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fodder crisis

Farmers struggling to pay bills, call on retailers to increase price of milk

The IFA has said the low prices offered in some shops are “unsustainable”.

FARMERS HAVE CALLED on retailers to increase the price of milk, saying the low prices offered in some shops are “unsustainable”.

Farmers are facing a “massive increase” in feed costs caused by the impact of bad weather on fodder supplies, the Irish Farmers’ Association (IFA) has said.

IFA National Liquid Milk Chairman John Finn has criticised retailers for “showing no solidarity with farmers” during an “unprecedented fodder crisis”.

Finn called on retailers and co-op-owned fresh milk processing dairies to “ensure that their sourcing of milk is sustainable, not just from an environmental perspective, but also from an economic and social point of view”.

Struggling to pay bills 

Teagasc recently stated that as a result of the weather-related fodder crisis of 2017 and 2018 – which will cause severe shortages for next winter – dairy farmers would this year spend about 75% more on feeding their cows.

“This is certain to be far greater for liquid milk producers who need to keep their cows productive through the winter,” Finn said.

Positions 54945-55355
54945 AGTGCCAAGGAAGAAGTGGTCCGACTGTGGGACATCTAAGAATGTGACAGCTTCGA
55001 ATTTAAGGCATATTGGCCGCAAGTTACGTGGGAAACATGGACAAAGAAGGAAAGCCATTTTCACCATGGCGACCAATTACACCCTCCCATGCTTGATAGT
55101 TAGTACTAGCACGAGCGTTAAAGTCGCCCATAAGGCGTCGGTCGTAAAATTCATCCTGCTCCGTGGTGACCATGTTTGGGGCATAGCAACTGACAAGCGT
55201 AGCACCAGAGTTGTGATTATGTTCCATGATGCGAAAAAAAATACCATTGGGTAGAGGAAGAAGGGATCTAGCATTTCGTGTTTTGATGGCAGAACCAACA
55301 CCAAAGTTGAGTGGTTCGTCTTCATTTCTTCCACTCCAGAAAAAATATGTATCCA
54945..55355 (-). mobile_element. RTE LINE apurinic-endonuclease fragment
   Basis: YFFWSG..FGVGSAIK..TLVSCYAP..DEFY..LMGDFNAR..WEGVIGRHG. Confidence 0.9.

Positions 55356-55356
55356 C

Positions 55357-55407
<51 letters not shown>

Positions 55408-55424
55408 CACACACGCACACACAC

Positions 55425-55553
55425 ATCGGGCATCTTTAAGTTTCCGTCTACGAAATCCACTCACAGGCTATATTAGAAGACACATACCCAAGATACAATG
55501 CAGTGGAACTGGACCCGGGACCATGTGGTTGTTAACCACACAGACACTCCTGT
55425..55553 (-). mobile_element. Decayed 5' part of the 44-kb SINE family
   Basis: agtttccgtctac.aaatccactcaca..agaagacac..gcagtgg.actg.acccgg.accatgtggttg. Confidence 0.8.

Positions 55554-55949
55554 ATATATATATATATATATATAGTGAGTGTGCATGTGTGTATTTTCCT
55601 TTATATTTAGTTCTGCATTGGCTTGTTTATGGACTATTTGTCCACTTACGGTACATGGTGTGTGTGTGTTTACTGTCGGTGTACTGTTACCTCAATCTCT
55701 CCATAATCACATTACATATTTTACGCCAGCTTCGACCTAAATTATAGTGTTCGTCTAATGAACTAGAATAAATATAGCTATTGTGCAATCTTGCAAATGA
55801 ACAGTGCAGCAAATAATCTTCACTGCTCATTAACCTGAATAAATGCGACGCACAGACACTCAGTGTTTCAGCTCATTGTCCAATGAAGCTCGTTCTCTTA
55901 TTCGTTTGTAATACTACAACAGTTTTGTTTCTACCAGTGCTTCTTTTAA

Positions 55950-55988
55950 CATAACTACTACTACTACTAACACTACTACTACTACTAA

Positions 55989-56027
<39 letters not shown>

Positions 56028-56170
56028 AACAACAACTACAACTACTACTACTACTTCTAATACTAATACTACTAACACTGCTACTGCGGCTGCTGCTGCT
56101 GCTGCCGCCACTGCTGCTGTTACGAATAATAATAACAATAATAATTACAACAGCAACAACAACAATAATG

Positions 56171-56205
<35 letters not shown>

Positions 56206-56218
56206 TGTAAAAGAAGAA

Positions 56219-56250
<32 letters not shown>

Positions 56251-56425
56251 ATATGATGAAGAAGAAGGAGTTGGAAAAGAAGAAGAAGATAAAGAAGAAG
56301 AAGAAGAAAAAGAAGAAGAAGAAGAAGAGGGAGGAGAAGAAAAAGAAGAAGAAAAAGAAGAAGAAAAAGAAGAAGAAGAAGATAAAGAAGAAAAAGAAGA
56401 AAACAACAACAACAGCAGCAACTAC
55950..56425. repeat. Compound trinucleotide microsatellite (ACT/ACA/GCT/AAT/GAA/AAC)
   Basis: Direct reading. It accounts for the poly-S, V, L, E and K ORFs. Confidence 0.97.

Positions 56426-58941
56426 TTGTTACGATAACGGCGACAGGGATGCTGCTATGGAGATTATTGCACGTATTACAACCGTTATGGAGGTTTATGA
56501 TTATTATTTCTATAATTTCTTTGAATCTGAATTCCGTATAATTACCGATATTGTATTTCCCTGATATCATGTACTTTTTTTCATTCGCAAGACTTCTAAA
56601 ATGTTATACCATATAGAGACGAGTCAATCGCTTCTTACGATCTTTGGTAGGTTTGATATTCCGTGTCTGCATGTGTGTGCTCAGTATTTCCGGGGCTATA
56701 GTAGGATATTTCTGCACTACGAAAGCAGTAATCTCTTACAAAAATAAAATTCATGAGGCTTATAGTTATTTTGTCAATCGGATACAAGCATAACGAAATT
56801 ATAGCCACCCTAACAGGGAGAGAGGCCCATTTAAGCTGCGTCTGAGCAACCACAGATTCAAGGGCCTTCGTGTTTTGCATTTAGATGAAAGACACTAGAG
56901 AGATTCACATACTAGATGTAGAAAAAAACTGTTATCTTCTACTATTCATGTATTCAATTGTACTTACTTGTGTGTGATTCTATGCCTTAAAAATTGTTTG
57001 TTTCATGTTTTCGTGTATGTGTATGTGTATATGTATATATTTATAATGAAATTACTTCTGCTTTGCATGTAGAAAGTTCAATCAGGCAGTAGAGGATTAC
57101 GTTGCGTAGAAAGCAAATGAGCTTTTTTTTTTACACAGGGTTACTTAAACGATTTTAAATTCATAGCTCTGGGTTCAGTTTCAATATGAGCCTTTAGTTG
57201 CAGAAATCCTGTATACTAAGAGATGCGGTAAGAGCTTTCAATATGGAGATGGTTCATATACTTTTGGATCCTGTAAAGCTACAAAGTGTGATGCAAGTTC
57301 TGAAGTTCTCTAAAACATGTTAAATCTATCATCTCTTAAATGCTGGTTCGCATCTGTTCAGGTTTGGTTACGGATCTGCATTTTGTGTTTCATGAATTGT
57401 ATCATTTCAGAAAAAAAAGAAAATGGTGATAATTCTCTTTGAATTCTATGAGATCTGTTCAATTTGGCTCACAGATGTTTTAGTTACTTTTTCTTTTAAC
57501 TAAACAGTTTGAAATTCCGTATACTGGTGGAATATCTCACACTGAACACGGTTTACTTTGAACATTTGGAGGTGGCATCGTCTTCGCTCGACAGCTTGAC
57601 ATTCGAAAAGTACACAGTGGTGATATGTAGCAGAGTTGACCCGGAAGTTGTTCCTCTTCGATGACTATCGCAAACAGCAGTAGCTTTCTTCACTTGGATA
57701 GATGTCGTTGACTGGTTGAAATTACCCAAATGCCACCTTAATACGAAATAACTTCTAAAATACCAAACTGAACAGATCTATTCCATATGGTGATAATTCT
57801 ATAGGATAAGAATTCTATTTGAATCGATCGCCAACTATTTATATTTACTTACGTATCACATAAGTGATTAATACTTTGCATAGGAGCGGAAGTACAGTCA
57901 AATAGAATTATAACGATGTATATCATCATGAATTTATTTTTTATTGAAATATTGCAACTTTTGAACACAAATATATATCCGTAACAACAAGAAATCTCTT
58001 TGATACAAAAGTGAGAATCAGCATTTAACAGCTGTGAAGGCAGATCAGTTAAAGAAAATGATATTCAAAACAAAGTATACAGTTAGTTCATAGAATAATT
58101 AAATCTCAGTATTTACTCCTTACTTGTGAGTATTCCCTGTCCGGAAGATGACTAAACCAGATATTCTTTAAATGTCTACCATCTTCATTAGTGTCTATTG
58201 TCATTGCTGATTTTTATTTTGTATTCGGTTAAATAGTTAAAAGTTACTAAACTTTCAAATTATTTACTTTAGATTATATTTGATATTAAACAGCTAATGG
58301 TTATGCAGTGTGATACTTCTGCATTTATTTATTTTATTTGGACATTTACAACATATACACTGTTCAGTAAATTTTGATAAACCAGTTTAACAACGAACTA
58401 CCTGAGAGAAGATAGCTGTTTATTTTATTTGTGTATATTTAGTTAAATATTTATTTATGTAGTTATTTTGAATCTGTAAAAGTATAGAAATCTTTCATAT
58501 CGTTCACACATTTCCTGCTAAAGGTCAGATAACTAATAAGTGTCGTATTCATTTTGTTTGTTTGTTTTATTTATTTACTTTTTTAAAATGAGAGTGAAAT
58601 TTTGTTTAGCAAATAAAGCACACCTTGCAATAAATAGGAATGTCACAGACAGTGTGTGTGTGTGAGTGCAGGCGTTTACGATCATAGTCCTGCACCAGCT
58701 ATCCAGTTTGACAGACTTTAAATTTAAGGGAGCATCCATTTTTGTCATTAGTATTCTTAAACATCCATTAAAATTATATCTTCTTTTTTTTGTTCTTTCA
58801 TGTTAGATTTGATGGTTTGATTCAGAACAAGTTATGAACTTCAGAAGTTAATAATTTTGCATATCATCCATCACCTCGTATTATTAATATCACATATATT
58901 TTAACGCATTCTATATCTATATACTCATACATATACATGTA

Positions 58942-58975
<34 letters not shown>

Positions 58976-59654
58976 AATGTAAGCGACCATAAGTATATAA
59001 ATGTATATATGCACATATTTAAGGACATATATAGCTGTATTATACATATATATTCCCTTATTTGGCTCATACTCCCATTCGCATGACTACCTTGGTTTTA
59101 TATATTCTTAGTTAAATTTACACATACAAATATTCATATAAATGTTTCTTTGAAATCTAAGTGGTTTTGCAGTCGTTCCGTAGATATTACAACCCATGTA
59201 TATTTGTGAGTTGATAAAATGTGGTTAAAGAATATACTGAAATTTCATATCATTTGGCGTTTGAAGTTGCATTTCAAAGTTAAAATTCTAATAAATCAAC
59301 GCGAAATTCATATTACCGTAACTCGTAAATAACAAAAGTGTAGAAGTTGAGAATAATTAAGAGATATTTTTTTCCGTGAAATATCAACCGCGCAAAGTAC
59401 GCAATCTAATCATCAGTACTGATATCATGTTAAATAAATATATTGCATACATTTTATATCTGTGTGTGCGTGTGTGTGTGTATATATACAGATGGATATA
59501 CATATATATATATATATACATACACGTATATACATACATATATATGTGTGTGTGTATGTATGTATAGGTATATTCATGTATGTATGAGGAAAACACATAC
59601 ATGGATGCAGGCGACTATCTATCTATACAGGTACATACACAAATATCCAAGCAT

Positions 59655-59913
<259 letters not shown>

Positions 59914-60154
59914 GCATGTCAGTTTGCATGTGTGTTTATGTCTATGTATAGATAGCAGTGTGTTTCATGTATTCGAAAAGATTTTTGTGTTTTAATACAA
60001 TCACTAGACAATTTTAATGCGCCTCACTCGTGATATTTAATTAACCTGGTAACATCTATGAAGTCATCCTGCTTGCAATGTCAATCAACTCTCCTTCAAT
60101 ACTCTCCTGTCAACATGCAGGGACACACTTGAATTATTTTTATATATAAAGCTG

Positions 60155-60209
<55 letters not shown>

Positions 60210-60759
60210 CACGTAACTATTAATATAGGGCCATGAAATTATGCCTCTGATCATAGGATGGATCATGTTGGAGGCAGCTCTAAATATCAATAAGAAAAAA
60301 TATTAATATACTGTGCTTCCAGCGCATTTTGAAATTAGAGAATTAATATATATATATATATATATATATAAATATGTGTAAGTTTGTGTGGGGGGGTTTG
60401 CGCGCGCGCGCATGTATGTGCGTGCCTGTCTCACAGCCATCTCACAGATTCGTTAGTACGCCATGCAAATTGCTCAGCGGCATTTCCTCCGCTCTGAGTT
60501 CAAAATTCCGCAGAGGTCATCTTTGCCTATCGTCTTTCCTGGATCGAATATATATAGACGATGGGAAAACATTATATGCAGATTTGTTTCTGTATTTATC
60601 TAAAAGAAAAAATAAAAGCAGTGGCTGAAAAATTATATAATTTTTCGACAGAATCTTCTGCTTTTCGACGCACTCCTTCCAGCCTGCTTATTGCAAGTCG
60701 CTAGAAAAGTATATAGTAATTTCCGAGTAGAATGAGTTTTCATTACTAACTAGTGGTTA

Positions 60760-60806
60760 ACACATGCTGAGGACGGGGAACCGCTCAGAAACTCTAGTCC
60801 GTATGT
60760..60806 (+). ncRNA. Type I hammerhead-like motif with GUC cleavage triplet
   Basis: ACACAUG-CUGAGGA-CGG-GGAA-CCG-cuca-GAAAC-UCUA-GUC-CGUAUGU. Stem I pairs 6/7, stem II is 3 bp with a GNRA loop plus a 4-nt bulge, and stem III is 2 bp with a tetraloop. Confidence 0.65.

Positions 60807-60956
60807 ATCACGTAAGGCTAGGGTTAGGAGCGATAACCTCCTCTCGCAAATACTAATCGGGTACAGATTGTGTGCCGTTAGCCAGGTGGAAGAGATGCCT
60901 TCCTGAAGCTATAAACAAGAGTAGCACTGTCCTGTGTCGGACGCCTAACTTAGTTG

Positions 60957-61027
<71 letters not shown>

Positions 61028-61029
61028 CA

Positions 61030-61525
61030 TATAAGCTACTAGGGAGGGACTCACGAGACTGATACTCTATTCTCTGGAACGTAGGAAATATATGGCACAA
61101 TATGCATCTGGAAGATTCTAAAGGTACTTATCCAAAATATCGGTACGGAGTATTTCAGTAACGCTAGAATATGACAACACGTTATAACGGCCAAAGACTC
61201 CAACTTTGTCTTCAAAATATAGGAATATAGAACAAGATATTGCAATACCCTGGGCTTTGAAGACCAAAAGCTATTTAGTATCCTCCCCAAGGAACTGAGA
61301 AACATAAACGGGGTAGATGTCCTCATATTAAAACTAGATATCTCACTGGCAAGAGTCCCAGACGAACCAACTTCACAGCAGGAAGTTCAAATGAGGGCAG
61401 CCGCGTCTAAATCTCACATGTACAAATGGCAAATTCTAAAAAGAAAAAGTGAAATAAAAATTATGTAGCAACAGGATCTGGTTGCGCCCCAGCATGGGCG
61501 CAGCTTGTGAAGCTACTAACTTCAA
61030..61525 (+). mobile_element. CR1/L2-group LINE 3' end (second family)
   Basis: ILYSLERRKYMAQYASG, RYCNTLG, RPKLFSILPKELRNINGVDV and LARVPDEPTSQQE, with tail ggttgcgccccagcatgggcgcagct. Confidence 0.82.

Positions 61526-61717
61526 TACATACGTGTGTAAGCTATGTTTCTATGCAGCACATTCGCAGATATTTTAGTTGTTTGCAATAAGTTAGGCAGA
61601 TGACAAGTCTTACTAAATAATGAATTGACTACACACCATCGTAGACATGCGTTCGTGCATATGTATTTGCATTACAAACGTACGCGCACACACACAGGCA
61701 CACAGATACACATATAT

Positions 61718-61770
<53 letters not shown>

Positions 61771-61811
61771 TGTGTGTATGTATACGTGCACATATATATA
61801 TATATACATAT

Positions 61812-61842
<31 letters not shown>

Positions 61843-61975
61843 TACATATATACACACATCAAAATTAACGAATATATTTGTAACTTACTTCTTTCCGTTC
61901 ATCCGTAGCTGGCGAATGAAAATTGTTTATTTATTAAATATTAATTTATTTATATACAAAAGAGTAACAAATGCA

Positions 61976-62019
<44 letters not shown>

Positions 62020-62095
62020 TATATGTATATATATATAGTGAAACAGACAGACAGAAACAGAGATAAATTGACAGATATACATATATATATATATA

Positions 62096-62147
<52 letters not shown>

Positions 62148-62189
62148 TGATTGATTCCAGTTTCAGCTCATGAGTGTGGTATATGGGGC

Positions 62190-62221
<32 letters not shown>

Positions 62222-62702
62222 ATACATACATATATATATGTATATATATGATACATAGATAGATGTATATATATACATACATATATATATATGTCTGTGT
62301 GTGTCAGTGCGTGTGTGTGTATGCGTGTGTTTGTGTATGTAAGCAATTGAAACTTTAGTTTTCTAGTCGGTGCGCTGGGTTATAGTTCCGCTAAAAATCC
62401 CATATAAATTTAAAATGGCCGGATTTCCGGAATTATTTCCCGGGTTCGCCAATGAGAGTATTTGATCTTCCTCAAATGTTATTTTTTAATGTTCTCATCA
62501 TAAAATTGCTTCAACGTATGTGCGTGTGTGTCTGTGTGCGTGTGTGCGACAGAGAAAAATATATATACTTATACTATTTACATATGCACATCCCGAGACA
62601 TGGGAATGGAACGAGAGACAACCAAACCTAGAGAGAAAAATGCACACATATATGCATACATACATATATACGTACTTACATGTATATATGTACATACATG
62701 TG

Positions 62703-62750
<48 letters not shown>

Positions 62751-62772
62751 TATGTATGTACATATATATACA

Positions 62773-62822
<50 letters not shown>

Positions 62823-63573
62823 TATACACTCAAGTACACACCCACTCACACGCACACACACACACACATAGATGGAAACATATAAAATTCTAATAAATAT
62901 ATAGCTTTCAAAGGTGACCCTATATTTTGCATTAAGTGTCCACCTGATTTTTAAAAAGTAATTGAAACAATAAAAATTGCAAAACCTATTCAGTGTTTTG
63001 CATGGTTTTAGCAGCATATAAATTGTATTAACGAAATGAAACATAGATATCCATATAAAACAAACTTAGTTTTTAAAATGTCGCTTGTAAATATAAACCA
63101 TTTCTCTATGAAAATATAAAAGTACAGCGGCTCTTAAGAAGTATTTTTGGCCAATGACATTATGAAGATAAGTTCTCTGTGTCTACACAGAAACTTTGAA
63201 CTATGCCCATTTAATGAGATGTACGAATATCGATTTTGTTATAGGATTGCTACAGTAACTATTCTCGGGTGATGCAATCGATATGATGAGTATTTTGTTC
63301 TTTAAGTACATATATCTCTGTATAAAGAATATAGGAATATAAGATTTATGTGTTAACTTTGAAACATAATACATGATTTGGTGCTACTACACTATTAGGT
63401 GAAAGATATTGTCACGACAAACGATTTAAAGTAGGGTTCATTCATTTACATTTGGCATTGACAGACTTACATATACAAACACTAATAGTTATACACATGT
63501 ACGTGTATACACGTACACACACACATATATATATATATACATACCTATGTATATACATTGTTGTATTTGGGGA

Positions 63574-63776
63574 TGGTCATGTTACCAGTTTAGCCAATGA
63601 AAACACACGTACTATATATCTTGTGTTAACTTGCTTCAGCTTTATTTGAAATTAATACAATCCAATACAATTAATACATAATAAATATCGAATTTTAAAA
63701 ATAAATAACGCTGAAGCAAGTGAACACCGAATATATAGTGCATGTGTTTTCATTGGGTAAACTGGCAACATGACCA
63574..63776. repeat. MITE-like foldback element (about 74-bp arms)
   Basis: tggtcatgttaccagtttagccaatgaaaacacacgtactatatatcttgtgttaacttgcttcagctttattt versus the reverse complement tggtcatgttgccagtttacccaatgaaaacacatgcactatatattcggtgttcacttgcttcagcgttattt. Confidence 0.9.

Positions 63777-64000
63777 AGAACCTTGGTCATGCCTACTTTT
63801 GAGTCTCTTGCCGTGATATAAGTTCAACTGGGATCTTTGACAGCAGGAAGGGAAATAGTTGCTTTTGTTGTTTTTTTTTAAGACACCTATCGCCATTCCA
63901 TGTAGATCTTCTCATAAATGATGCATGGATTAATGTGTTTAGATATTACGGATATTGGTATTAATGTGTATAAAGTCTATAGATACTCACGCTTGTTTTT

The fact is, most farmers do not have that sort of cash flow availability, especially at a time of high family, back to school/college financial demands.

“Farmers who normally pay their bills over the summer months using the cash flow from their milk cheques will have spent it all on securing fodder and feed to keep their cows healthy and the milk flowing for processors and consumers,” he added.

Meeting with retailers 

Representatives from the IFA have already met with Iceland, Aldi and Tesco, and are due to meet with the other retailers in the coming weeks.

Finn said apart from Iceland introducing an additional 2c per litre payment for suppliers, a cost that is absorbed by the company and not passed on to consumers, retailers have “shown no solidarity with farmers”.

A spokesperson for Iceland said the company was “recognising the needs of farmers and also living up to its commitment to sustainable business practices that bring great value to customers and fair prices to our supply partners”.

“It is disappointing that other retailers have not followed our lead,” they added.

A spokesperson for Tesco said the company doesn’t source milk directly from farmers but through milk processors who agree prices with their milk producers.

“The market is highly competitive and we work hard to ensure we can offer our customers the best possible value,” they said.

Aldi had not replied to a request for comment at the time of publication.

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